Francesca Eastwood On Shooting Guns, Her New Western, And Advice From Dad

The daughter of Hollywood royalty is stepping out on her own.
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The daughter of Hollywood royalty is stepping out on her own.

Francesca Eastwood grew up in Hollywood with famous parents Frances Fisher and Clint Eastwood, so naturally she spent her childhood on film sets. Now the 22-year old actress is breaking out on her own with her first starring role in this month’s Western-thriller, Outlaws and Angels

In Outlaws Eastwood plays Florence, a young woman in 1870s New Mexico who escapes her abusive home life when a gang of wanted bank robbers find refuge on her family’s ranch.

Francesca spoke with Maxim about being a first-time leading lady, shooting guns, and taking advice from her mom and dad.

So what drew you to the film?
I loved that (Florence) goes places that I haven’t seen a woman go in a western. I liked that even though there is a love story there, that she is not rescued by the guy but empowered by him to make her own decisions and choices. She’s a strong chick.

Was it difficult getting comfortable on set as a new actress?
Well, Chad [Michael Murray] was absolutely wonderful to work with as a co-star. I’m a new actress and he’s someone who’s very seasoned so to have him be a guide and set the tone, the seriousness and to be so supportive, it was great. All the actors, everyone had much more experience than I did and everyone was so loving and so supportive and so respectful. It was wonderful.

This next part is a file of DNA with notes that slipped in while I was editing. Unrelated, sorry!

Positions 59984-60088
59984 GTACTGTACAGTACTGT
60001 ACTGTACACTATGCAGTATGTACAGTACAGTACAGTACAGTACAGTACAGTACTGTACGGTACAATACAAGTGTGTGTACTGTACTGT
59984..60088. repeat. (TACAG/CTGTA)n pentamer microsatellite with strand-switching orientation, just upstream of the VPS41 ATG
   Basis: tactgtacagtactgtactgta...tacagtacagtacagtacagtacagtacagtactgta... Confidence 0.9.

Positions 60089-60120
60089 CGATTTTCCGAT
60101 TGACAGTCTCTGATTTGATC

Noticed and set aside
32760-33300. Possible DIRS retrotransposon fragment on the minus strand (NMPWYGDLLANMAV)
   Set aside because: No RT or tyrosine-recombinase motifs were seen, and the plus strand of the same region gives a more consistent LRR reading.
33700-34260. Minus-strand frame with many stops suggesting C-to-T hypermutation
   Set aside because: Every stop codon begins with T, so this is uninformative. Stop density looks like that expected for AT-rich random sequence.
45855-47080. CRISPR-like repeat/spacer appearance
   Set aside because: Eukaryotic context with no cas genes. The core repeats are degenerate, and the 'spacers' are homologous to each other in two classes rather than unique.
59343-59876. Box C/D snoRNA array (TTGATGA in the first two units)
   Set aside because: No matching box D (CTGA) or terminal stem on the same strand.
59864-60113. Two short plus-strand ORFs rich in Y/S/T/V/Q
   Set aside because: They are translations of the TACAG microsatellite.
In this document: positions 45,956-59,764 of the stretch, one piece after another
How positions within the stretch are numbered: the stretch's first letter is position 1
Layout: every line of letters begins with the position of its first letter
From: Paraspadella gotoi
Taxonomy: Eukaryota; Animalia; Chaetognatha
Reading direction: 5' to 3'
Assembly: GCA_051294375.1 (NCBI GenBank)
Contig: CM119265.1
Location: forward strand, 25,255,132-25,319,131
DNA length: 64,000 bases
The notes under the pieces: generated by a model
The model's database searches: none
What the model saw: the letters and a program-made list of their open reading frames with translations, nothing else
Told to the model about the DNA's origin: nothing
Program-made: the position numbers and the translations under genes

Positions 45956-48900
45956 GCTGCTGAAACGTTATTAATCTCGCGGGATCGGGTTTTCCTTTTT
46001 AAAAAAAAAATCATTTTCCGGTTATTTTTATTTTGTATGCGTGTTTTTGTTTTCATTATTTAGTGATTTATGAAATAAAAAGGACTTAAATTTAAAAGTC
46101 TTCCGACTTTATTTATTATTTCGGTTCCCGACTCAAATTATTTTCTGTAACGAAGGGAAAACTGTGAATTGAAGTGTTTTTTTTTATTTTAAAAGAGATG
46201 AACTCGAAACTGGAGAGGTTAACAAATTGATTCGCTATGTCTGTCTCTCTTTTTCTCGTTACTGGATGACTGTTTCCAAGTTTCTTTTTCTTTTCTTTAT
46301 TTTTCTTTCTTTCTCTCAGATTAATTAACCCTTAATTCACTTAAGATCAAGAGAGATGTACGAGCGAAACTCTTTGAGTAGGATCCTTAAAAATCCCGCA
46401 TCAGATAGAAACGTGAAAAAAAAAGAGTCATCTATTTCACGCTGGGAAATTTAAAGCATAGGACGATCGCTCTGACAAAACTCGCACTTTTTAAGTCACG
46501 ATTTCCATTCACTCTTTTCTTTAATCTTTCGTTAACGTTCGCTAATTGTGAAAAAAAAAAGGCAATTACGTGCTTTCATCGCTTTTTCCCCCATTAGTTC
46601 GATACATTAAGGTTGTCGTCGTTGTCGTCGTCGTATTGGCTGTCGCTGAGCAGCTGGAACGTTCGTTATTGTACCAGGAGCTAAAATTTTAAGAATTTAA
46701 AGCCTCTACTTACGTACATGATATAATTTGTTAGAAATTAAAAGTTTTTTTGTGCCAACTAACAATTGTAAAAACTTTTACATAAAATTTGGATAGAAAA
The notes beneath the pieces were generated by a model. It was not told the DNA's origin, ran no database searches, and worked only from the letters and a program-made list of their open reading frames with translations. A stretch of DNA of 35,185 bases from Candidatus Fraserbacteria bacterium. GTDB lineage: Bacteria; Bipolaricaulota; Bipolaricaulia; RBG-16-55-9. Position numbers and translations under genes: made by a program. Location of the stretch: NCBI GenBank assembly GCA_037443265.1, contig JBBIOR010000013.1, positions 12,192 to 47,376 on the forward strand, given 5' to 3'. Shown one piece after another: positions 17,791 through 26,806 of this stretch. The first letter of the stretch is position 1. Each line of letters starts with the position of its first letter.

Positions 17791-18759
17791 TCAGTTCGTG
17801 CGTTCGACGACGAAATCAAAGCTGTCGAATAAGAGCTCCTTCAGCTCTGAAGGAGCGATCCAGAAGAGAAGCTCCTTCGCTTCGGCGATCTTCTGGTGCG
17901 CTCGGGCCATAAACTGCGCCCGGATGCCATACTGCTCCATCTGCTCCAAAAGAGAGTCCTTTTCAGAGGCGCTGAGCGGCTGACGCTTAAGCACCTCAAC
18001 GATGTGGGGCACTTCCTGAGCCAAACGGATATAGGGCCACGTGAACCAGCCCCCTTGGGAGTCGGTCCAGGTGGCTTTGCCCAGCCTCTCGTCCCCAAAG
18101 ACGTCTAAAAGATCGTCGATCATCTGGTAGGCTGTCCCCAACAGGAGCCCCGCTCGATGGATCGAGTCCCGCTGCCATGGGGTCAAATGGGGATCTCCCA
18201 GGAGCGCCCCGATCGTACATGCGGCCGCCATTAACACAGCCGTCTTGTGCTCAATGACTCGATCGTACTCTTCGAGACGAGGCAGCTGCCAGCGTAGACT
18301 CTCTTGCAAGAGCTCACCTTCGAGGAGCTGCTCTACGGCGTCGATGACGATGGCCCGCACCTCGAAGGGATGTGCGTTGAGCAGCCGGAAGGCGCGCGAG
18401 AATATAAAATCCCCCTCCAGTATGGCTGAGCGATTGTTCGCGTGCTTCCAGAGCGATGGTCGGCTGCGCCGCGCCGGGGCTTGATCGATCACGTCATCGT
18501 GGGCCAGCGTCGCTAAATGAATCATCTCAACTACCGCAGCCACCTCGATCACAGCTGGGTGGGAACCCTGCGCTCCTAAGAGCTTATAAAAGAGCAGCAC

How comfortable were you handling horses and a gun?
I grew up riding so we ended up not needing to use my stunt double and I did everything myself which was great. It felt really cool and I love to do everything myself if I can. I think it’s really fun, and since then I did some stunt training for my last project and it was really cool, so hopefully in future projects I can do everything myself.

Chad also really taught me how to show and how to handle the specific gun we were using. My character, Florence, she’s a good shot but she’s not a gunslinger. There was an awkwardness with the gun that needed to be there at times, and I think it was authentic.

Did you find pleasure in downplaying your looks for the role?
I loved it. I thought it was very freeing and I obviously would love to play physically beautiful characters, but this was all about being real and being authentic. This is a girl who doesn’t look in the mirror, and doesn’t care what she looks like, and so I stopped caring so much, and it was great and really freeing.

Has having famous parents helped or hindered your Hollywood exposure?
I think sometimes it’s hard to take guidance, or listen, to your parents because they’re your parents! You know, some old habits die hard and you’re a little bit rebellious, but I value the advice that I get from them…I grew up going to see my mom on set, so getting to go, on my first day off, to see her do her scene, was really cool seeing her work with actors that I had been working with all week and work on a project that I was very much involved in separately, it was great.